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Types of Stars
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Classifying by Line Strength

Now that you know what the lines mean and how to identify them, try classifying stars based on the "strength" of their hydrogen absorption lines, specifically the Hα line. The spectrum below is the same spectrum as in Question 5, again with a zoom-in of the spectrum's Hα line shown below it.

The spectrum of a star with large valleys for the Balmer series (Hα, Hβ, Hγ, H&delta). The area around Hα is enlarged.
Click on image to see a larger version

Notice that the Hα absorption line dips down vertically, but it is not a straight drop; the line has some width. The two triangles in the zoom-in mark two spots on the continuum spectrum. If you drew a line between the centers of the two triangles, you would see approximately how much light would have been emitted by the star if it had no hydrogen.

If you colored in the area between that line and the actual spectrum, you would see the amount of light "missing" from the spectrum due to hydrogen absorption. This amount is referred to as the strength of the absorption line.

The strength of an absorption line depends not only on the depth of the valley, but also on its width. You can get a rough measure of the strength of the Hα line by counting the number of grid squares you filled in when you colored in the area below the line connecting the triangles.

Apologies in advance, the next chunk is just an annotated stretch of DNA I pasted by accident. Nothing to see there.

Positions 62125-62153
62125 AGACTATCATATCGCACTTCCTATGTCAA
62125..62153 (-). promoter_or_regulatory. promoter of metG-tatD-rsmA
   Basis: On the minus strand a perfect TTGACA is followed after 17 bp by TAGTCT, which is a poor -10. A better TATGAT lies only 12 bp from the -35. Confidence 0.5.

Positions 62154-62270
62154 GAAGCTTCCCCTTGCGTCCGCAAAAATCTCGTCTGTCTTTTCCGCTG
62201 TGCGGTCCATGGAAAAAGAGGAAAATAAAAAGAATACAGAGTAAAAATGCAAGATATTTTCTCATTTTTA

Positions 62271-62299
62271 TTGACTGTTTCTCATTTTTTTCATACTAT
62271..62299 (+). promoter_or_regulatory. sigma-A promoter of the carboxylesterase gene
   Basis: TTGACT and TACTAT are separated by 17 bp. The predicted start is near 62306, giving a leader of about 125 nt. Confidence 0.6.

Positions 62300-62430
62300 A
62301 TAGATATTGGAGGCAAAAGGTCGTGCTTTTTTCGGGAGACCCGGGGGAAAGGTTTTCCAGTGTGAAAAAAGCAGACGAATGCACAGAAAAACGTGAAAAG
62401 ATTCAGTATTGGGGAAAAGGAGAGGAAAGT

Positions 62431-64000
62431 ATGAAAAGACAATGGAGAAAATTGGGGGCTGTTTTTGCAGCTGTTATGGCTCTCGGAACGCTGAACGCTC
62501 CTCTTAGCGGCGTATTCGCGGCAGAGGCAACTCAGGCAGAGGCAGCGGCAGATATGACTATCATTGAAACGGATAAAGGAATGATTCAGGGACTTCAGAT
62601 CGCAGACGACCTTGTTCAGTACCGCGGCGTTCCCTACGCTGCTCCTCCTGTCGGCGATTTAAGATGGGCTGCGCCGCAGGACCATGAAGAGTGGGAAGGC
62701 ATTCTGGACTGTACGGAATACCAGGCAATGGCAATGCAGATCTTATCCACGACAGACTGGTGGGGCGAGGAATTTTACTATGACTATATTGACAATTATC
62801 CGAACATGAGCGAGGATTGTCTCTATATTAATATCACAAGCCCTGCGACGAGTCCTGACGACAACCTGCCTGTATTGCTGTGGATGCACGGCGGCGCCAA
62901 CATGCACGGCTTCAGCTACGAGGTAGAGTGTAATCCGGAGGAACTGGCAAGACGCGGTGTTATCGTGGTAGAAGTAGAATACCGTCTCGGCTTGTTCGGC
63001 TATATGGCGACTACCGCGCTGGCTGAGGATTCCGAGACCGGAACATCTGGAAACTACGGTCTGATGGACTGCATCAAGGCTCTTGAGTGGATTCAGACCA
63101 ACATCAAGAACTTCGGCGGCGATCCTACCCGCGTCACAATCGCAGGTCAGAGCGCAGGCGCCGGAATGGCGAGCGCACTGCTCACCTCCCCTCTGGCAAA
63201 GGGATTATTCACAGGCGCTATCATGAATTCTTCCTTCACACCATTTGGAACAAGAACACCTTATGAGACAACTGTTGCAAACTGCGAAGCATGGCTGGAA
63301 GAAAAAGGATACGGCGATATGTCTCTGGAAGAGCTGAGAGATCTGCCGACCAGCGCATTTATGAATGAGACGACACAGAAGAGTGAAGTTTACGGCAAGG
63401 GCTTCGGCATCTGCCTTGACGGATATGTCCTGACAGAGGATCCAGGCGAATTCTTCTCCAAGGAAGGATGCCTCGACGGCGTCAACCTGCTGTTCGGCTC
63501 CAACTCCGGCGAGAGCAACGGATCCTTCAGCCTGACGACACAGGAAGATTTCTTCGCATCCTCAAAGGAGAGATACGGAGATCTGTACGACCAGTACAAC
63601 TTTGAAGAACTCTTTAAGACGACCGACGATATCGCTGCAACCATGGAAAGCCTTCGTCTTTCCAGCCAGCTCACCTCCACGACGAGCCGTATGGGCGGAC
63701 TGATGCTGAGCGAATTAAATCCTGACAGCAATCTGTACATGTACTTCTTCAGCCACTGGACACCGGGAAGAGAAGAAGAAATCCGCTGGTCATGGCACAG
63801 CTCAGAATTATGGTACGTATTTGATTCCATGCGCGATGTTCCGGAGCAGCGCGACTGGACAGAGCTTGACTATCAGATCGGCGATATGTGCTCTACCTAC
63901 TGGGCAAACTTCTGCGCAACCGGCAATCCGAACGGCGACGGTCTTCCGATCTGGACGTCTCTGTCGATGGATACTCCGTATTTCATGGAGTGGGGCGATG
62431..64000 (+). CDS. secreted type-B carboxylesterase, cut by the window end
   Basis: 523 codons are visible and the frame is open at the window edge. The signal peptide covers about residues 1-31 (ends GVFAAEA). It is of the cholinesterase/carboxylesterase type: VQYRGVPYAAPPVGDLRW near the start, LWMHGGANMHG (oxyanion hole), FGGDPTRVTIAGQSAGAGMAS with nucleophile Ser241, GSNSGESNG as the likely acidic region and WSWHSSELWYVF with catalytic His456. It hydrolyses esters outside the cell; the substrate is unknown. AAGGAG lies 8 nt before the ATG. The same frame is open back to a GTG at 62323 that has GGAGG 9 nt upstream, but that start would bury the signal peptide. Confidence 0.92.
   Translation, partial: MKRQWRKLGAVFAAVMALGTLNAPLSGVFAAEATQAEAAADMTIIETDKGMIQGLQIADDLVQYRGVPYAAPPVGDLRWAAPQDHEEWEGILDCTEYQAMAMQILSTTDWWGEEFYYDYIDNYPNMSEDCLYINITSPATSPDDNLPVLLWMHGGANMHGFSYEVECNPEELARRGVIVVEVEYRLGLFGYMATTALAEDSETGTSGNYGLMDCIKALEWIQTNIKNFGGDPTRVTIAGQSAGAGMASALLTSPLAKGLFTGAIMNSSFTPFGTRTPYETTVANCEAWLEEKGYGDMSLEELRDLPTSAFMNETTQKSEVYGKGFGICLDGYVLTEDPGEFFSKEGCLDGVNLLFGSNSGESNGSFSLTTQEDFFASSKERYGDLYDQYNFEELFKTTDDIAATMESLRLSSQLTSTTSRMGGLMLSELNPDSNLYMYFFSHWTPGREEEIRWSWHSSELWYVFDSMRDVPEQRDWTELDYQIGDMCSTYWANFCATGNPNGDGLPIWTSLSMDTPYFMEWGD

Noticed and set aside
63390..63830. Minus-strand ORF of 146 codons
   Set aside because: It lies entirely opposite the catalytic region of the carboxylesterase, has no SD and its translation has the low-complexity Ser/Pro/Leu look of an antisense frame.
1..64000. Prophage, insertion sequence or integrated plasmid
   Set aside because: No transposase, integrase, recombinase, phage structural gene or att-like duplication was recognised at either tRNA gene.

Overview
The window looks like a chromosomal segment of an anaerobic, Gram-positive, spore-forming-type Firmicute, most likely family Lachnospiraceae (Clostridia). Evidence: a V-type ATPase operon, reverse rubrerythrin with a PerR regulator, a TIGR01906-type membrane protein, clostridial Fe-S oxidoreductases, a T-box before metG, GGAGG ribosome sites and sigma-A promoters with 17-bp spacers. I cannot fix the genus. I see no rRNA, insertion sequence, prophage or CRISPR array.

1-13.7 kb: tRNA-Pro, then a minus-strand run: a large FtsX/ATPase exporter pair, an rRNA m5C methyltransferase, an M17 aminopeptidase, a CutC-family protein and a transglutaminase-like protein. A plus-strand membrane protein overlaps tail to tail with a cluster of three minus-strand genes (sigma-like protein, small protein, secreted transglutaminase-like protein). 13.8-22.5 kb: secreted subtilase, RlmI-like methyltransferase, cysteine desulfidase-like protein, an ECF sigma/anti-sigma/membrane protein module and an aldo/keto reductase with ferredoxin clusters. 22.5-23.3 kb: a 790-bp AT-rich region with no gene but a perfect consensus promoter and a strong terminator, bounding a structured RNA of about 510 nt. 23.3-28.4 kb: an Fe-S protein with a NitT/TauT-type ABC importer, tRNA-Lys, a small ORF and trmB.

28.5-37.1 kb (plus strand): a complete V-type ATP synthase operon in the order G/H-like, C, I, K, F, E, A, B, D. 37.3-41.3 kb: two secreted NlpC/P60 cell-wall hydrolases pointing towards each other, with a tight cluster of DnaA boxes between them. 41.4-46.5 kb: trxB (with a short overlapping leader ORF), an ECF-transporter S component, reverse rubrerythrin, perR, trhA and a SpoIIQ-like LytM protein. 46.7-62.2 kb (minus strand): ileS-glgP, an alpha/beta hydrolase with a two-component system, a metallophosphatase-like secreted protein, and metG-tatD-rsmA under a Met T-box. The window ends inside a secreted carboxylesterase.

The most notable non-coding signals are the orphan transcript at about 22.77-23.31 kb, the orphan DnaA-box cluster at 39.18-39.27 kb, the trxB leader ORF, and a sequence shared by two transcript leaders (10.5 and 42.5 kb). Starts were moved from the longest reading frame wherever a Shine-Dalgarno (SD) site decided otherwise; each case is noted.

Here is an example of how the spectrum looks with the grid squares filled in, as a PDF or as an image (links open in a new window):

Click here to view an example of the spectrum with squares filled in, as a PDF file Click here to view an example of the spectrum with squares filled in, as an image

Explore 2. Look at the spectra of these seven stars (the page will open in a new window). You can also see the seven stars as a FlashPaper File (requires free Flash Player) or as a PDF (requires free Adobe Reader).

Using the spectra, rank the seven stars according to the strength of their Hα absorption lines.

If you can't rank them all easily, try coloring in the area between the line connecting the triangle centers and the actual spectrum, then count the number of grid squares filled - just like you saw in the example above. The number of filled grid squares is a measure of the line strength.

Rank the stars by writing each star number in the appropriate place in the second column of the table below.

Line Strength Star Number Spectral Class
Strongest line
(greatest line area)
Weakest line
(least line area)

Explore 3. Originally, astronomers classified those stars with the strongest hydrogen lines as 'A' stars, stars with the next strongest lines as 'B' stars, the next strongest 'C' and so on. Eventually, they realized that some letters were unnecessary, and dropped them from the classification system. The letter assigned to a star is called its spectral class.

The spectral classes that remain are: A,B,F,G,K,M and O. In the third column of the table from Explore 2, write one of these spectral class letters for each star in the table, in that order (the strongest line is A, etc.). There is only one star of each class in this data.

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